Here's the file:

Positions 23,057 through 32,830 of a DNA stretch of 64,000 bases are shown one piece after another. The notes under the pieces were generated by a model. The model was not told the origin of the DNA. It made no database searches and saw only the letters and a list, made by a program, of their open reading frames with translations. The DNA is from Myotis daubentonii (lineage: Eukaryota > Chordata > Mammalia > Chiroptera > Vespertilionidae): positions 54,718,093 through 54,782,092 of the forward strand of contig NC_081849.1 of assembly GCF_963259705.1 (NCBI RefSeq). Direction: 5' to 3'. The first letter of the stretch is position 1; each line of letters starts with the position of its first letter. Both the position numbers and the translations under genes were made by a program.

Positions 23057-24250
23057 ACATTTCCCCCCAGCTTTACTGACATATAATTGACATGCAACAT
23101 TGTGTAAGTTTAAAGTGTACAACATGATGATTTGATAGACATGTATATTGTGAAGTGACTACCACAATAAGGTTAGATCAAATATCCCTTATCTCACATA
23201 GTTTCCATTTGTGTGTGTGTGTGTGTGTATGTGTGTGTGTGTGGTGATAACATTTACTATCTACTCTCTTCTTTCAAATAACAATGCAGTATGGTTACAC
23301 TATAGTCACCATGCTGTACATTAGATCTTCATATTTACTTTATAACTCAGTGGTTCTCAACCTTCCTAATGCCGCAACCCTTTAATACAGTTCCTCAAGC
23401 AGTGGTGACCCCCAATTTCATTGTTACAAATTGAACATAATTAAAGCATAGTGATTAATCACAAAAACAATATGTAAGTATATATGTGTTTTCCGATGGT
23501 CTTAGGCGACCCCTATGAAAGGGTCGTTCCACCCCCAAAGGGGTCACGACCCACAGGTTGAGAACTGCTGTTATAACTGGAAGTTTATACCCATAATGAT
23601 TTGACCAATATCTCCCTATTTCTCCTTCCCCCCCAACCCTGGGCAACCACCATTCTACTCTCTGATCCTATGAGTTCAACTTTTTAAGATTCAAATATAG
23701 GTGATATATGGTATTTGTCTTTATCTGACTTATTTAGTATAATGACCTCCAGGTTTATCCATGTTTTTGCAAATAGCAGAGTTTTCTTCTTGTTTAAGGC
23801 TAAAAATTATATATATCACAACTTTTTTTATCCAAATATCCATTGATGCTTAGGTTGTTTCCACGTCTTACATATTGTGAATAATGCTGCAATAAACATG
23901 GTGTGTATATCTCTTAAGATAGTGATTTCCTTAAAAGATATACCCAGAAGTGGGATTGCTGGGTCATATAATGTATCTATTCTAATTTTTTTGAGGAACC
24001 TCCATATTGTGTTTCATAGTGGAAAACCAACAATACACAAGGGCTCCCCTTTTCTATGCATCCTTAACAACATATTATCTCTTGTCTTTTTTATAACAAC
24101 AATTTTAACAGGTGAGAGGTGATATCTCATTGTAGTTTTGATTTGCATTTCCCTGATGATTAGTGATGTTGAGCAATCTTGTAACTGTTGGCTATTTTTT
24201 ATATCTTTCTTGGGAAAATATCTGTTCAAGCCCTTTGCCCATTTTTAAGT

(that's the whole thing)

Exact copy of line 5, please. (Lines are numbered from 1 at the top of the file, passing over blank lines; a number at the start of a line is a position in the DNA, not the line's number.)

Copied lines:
23201 GTTTCCATTTGTGTGTGTGTGTGTGTGTATGTGTGTGTGTGTGGTGATAACATTTACTATCTACTCTCTTCTTTCAAATAACAATGCAGTATGGTTACAC